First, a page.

These words are for my cyber-friend and mentor, Yuan Kai Peng, whose disappearance still plagues me. (For all I know, he might never have existed at all)
I write with the hope that these words, like all words I’ve written you since the quiet gloom of 2006, will reach you.
Here I am, asking as always, how have you been, political-scientist-to-be? The last I heard you were making your Asian splash in some Ottawa college. Didn’t you say you were coming home in June to see JayWhai and I? We waited.
O big brother Kai, I remember the first time we found each other through Raihanah. I was just fifteen then. I never asked for your age, because it really wouldn’t have mattered. All the things you said about Life and Art were so wise and true, your words, like your being, were the very light that shone at the self-pity and decrepitude of our mortal souls.
I love and miss you, Kai my mystic sage, for all the right things you seem to say at the right times. When my esteem was under attack from the long days in the kitchen, you taught me the necessity of menial labour: that Kerouac laid the tracks of a railroad, and that Bukowski wrote the funniest book of the century when he was a Postman. So, like all great Beatniks I toiled with the knowledge that the cogs of my intellect were well oiled with mundane slog sweat. It was toil worthwhile, and would be even more so if you could read me as I am today.
My fellow Pumpkinhead Kai, do you know that I finally played three of my songs at an open mic two weeks ago? You would have been so proud of me if you could have come to listen. You never would have guessed where the heck I got those guts. I got them from you and your crazy dogma against bedroom musicians.
Kai you beautiful boy, I still remember the time you asked for a picture of me after you flashed me yours- elephantine upturned eyes and that Buddha smile of yours. I could only say no, to shield you from the wretchedness of my exterior. I thought you would have stopped befriending a faceless teenager, but you continued to do so for three more years.
Kai the aesthete, do you remember the Brain versus Brawn argument that we had? In my cruel naiveté, I had called you a botched intellectual for your hours in the gym and spat at the tautness of your vain chocolate-coated physique. You, like always, had won the debate with the help of some quote from Whitman. These days, I think of you whenever I run. I’ll run you an additional mile if only you could see that this fat butch is no longer overweight.
O my dharma bum Kai, there are very many things I would like to say to you and one of them being I’m sorry. I’m sorry about this very blogazine you started just so that I would write again. When you ignored me in the quiet gloom of 2006, I had thought you were mad at my neglect of the blogazine. I had guessed that my inferiority complex had got to you and you were sick of patting my back saying ‘but my dear flo, the best writers never went to school for it’, all the time.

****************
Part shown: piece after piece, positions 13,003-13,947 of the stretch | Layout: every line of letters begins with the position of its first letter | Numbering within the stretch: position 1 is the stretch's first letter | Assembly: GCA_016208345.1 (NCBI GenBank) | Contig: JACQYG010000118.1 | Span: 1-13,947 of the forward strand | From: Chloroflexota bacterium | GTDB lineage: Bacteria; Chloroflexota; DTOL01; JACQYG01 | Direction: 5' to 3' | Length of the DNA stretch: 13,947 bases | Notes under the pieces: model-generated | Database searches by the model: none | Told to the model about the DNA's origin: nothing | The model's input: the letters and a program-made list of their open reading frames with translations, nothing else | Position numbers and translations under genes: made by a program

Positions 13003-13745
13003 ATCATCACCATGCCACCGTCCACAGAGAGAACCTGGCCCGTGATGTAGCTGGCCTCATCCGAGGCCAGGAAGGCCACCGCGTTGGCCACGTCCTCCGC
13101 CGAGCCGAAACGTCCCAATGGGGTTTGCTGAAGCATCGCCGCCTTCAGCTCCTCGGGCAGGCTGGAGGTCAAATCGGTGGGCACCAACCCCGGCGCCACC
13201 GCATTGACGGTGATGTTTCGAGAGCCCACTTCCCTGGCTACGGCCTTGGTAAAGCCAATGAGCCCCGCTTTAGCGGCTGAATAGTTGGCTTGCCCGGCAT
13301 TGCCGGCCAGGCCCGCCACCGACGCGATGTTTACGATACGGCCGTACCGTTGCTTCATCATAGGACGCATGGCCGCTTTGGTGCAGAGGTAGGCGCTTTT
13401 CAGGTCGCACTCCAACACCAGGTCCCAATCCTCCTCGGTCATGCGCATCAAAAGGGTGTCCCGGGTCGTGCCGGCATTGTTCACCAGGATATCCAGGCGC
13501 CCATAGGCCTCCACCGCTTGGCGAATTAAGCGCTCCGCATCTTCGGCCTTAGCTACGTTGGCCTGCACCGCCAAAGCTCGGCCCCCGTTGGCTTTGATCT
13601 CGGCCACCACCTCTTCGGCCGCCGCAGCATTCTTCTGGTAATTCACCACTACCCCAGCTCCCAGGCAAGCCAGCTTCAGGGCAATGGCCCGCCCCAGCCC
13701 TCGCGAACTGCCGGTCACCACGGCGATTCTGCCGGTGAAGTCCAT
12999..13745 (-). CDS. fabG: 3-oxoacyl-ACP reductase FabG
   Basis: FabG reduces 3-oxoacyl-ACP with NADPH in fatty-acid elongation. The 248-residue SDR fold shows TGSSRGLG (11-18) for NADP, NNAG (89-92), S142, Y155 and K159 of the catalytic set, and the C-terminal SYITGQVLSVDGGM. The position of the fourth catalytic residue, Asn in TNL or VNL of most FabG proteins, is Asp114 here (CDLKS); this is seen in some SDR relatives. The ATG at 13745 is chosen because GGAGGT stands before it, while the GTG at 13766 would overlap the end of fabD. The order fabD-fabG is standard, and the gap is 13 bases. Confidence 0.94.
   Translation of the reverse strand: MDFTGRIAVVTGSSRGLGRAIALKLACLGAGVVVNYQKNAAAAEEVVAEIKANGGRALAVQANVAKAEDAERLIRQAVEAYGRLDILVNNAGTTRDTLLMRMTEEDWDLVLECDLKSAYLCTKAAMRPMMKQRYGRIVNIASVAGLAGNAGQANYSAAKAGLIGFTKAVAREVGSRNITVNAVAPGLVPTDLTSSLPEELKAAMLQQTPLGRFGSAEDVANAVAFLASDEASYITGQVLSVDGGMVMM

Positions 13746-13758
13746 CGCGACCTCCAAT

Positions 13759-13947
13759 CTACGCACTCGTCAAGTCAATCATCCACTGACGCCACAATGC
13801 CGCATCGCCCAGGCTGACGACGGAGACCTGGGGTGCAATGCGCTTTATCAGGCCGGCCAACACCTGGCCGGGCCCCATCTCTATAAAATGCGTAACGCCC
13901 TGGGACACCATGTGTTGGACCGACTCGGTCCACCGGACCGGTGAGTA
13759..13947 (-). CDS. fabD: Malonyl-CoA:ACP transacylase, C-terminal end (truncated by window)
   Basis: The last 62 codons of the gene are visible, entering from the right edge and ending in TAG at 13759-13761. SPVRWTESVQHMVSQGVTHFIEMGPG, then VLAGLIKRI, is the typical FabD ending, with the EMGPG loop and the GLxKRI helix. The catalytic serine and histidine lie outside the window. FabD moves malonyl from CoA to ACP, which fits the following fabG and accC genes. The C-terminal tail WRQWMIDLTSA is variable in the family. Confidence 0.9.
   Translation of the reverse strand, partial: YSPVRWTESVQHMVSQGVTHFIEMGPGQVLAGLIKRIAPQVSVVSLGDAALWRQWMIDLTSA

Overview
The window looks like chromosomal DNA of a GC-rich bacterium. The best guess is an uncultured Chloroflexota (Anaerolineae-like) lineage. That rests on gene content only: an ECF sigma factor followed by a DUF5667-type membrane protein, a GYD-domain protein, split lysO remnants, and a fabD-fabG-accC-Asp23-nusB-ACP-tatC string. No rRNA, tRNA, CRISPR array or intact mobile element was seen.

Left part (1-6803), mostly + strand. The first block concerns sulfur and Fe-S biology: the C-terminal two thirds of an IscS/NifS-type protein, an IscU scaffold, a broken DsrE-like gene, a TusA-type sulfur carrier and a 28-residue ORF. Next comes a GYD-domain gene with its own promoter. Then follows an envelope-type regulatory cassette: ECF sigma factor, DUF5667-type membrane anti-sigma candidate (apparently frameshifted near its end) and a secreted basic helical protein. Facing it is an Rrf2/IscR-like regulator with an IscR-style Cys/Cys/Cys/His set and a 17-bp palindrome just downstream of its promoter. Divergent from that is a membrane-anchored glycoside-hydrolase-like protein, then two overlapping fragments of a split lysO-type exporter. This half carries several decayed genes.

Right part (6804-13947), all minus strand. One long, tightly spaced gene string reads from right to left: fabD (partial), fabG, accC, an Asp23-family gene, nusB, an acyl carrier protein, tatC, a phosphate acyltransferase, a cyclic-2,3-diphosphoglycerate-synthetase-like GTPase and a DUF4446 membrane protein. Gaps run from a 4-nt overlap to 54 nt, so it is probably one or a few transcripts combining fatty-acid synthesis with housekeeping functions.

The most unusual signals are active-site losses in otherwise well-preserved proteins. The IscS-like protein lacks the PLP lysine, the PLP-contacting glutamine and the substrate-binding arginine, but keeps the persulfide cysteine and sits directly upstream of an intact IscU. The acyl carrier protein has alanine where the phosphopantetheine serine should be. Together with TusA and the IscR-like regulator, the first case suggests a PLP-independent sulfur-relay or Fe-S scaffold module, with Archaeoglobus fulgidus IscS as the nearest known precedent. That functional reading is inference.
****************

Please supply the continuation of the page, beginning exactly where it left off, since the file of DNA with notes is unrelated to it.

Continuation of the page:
Oh Kai, it has been five Junes. Can your wrath span five Junes? I doubt Avalokiteshvra would approve of that. Where the heck have you been the whole time?! Have you found a way to travel through time, or are you dead from pushing the cartel? Have you become a Tibetan monk, or have you been doing your time? Oh Kai, who were you really, man of many faces? How could you have shaped our lives by saying so little about yourself? I wished I knew how old you were, so I could bribe the registry of births. I wished I knew who your parents were, so I could look them up on those yellowed pages. All these things I never asked, and will get to know now.
Oh Kai, I do occasionally Google your old screen name, and those three email addresses of yours. Damn old Google never spat up anything after June 2006. 0606, was that supposed to be a cryptic cipher? I hated you for telling us what to do but never telling us what you were up to. You got away with it of course, you were older and knew much better.
O technorati Kai, maybe you would be proud to hear that JayWhai is now a web developer, and that Raihanah has been teaching English in primary schools for 3 years now. They still wonder about you, though not as often as I do.
Kai, I will never know if Choice or Chance is behind this estrangement, especially if you don’t tell. Perhaps all will be apparent when the Golden Eternity takes us all. Until then, I’ll live my days by the words of the friend and mentor I have never seen, heard and touched in flesh.